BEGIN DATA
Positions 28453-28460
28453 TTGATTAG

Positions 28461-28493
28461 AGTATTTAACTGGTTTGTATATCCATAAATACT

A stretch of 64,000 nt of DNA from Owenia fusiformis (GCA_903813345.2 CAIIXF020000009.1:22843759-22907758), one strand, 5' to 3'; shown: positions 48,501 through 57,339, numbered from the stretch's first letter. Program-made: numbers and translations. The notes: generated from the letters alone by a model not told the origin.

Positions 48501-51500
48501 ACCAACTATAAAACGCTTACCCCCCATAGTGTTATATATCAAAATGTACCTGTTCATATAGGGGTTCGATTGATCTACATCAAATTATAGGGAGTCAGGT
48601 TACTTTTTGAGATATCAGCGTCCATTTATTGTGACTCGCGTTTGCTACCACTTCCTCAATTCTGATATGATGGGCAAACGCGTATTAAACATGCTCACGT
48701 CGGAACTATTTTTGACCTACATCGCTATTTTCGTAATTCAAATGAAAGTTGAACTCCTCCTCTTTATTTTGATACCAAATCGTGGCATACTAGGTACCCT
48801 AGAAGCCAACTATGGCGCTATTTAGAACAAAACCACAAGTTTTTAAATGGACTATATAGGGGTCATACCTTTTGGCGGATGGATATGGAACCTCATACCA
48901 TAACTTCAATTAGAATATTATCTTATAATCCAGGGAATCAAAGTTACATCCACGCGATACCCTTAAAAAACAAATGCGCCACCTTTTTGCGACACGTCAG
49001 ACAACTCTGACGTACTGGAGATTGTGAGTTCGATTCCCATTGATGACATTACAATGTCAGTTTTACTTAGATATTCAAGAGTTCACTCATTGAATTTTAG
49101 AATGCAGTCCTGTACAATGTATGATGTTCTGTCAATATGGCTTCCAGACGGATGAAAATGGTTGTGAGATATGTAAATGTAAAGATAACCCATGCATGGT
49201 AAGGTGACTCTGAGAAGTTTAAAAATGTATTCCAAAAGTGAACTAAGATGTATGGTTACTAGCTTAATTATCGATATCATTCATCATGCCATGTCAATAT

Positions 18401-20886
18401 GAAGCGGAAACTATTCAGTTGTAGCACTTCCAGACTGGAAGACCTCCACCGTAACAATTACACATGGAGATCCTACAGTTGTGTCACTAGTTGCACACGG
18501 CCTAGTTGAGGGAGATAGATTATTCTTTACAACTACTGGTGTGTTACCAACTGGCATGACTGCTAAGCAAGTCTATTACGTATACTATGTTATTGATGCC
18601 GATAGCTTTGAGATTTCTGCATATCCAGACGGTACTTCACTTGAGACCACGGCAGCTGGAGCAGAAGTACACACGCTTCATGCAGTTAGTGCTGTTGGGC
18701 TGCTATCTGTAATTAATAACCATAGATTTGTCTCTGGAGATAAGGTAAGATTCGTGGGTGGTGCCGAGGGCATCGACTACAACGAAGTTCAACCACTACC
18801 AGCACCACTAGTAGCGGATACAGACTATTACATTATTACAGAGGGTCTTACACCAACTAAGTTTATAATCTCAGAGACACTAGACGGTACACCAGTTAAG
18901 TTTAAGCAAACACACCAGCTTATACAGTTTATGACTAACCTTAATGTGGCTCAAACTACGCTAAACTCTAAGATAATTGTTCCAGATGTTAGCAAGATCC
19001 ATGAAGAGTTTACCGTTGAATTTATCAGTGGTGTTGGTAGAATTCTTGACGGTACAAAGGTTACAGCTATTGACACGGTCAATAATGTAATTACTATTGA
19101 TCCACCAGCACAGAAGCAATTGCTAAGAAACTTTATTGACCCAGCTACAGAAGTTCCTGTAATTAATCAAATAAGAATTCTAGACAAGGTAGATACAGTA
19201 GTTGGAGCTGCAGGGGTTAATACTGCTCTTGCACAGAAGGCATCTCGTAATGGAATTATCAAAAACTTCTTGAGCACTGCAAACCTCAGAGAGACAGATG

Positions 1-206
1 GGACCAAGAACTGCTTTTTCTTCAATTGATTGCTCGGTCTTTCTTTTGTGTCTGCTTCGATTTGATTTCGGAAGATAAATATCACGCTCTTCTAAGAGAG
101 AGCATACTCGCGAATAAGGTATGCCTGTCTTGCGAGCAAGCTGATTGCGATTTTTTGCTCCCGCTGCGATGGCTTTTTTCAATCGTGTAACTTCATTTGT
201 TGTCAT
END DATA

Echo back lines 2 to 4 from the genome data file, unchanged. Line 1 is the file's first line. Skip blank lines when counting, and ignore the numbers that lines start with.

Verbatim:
28453 TTGATTAG

Positions 28461-28493
28461 AGTATTTAACTGGTTTGTATATCCATAAATACT